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“Bite-Size Bits of Local, National, and Global History”
Sabine Pass in Jefferson County, Texas — The American South (West South Central)
 

World War II Coastal Defenses at Sabine Pass

 
 
World War II Coastal Defenses at Sabine Pass Marker image. Click for full size.
By Brian Anderson, June 10, 2018
1. World War II Coastal Defenses at Sabine Pass Marker
Inscription. The natural coastal cut of Sabine Pass has long been an important military strategic point, as evidenced by the battle that took place here during the Civil War. It was no less significant in World War II, when it became one of the primary points of defense along the United States Gulf Coast.

In 1941, the U.S. Navy established a Harbor Entrance Control Post (HECP) at the pass to provide defenses against potential enemy activity in the area. Soon after, the U.S. Army installed artillery emplacements at Texas Point (3.62 mi. S) that included two 155mm Howitzer guns on Panama mounts, as well as four munitions magazines at this site. The Army's lease of land at Sabine Pass resulted in the location of a temporary harbor defense unit manned by the 256th Coastal Artillery Regiment at Texas Point. Other elements of the defense system included two base end stations, an observation tower, signal stations, large coastal searchlights, a battery commander post and part of the Coast Guard lifeboat station, originally established in the 1870s as part of the U.S. Life-Saving service. The munitions magazines also held other ordnance for area installations.

Working together, the HECP and the Army post utilized these storage magazines to service the war effort. The defense system remained in full operation until 1944, when the naval section base at Sabine Pass was decommissioned and patrols were discontinued. A caretaker force remained for some time, but the Army declared the post surplus and abandoned it in January 1945. Today, these munitions magazines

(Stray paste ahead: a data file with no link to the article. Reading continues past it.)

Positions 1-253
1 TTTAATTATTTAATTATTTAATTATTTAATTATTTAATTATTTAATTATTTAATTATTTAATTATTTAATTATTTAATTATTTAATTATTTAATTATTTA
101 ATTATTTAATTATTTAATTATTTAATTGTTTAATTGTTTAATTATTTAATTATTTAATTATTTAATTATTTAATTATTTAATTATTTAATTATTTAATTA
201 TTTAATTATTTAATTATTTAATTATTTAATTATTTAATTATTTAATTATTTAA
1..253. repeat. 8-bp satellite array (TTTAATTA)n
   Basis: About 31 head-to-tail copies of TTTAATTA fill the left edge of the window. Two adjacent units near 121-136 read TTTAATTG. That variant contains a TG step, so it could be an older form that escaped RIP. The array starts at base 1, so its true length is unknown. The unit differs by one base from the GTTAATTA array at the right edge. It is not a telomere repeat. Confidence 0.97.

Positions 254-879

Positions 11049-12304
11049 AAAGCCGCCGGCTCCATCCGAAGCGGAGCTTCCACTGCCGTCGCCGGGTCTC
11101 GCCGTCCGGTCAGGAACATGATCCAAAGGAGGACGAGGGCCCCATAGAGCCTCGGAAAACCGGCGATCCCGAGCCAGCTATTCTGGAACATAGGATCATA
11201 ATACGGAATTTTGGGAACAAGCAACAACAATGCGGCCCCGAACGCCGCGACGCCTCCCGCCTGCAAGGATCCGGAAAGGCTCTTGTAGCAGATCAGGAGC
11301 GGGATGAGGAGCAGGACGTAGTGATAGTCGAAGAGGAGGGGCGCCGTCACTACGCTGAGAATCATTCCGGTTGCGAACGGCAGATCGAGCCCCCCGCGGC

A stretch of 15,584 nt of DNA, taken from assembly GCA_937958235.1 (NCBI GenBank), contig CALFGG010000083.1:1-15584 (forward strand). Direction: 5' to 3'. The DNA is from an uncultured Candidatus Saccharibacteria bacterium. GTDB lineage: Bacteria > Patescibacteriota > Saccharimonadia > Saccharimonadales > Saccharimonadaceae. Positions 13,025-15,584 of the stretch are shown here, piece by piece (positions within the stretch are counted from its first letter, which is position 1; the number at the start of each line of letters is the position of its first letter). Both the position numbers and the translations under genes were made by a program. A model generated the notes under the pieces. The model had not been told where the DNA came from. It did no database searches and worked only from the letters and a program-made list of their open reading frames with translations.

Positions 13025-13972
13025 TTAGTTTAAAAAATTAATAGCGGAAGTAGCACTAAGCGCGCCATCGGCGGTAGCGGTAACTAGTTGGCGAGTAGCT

World War II Coastal Defenses at Sabine Pass Marker image. Click for full size.
By Brian Anderson, June 10, 2018
2. World War II Coastal Defenses at Sabine Pass Marker
Markers visible from left to right: World War II Coastal Defenses at Sabine Pass, Fort Manhassett, Spanish-American War Fortifications
serve as evidence of military preparedness and the strategic value of Sabine Pass during World War II.
 
Erected 2004 by Texas Historical Commission. (Marker Number 13116.)
 
Location. 29° 43.999′ N, 93° 52.47′ W. Marker is in Sabine Pass, Texas, in Jefferson County. Marker is on Dick Dowling Road, on the right when traveling north. Touch for map. Marker is located within the Sabine Pass Battleground State Historic Site. Marker is at or near this postal address: 6100 Dick Dowling Road, Sabine Pass TX 77655, United States of America.
 
Other nearby markers. At least 8 other markers are within walking distance of this marker. Fort Manhassett (here, next to this marker); Spanish-American War Fortifications (here, next to this marker); United States Forces at the Battle of Sabine Pass (about 300 feet away, measured in a direct line); Federal Fatalities at the Battle of Sabine Pass (about 300 feet away); Capture of the USS Morning Light and USS Velocity (about 400 feet away); Site of Fort Griffin (about 500 feet away); Richard Dowling (about 500 feet away); Union Casualties at the Battle of Sabine Pass (about 600 feet away). Touch for a list and map of all markers in Sabine Pass.
 
Categories. Forts, CastlesWar, World II
 
Two of the Four Munitions Magazines at Sabine Pass image. Click for full size.
By Brian Anderson, March 5, 2016
3. Two of the Four Munitions Magazines at Sabine Pass
These two magazines are located to the east of the main walkway through the park.
Two of the Four Munitions Magazines at Sabine Pass image. Click for full size.
By Brian Anderson, March 5, 2016
4. Two of the Four Munitions Magazines at Sabine Pass
These two magazines are located to the west of the main walkway through the park.
 
 
Credits. This page was last revised on June 14, 2018. This page originally submitted on June 14, 2018, by Brian Anderson of Kingwood, Texas. This page has been viewed 44 times since then. Photos:   1, 2, 3, 4. submitted on June 14, 2018, by Brian Anderson of Kingwood, Texas. • Andrew Ruppenstein was the editor who published this page.
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